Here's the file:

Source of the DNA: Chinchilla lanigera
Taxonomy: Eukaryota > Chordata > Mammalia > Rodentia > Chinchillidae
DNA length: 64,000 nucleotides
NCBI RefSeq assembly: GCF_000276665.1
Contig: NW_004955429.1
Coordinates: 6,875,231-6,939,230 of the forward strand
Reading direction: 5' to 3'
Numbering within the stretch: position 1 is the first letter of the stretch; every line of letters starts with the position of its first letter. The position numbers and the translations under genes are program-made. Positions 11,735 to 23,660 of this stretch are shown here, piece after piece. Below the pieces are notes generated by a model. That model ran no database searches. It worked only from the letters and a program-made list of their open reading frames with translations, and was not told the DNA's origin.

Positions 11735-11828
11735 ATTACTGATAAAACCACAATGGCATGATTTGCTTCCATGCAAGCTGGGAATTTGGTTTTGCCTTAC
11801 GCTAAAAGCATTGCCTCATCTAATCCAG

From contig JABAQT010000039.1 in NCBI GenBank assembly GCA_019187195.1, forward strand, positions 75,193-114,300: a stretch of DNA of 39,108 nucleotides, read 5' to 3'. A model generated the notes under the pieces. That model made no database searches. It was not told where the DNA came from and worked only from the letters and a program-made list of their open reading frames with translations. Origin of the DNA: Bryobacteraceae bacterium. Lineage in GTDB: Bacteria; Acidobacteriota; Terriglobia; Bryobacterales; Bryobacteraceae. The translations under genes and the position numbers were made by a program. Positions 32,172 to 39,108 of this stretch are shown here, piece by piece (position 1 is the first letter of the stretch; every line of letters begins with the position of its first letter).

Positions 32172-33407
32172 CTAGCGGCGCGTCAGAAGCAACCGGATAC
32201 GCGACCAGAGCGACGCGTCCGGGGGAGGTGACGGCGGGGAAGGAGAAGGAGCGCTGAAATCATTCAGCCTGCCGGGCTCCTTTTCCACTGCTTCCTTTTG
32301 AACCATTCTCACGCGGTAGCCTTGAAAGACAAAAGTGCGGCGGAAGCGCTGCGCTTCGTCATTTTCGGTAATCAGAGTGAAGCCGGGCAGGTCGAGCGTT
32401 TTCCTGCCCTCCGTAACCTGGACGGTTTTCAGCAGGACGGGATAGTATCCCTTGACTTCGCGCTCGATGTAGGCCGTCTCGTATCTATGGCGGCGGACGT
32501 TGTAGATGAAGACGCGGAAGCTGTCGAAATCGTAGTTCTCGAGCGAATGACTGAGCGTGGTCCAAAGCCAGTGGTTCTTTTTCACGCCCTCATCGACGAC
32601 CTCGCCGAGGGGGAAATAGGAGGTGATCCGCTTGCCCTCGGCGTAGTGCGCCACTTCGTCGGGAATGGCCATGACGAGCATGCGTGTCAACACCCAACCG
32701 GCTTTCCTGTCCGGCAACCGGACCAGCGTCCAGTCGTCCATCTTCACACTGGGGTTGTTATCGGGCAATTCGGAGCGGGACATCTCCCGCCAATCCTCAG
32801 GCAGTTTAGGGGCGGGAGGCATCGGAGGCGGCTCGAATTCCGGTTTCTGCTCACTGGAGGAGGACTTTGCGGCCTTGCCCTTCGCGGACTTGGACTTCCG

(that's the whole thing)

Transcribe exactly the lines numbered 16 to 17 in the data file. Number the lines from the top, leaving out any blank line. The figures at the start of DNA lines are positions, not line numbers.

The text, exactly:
32301 AACCATTCTCACGCGGTAGCCTTGAAAGACAAAAGTGCGGCGGAAGCGCTGCGCTTCGTCATTTTCGGTAATCAGAGTGAAGCCGGGCAGGTCGAGCGTT
32401 TTCCTGCCCTCCGTAACCTGGACGGTTTTCAGCAGGACGGGATAGTATCCCTTGACTTCGCGCTCGATGTAGGCCGTCTCGTATCTATGGCGGCGGACGT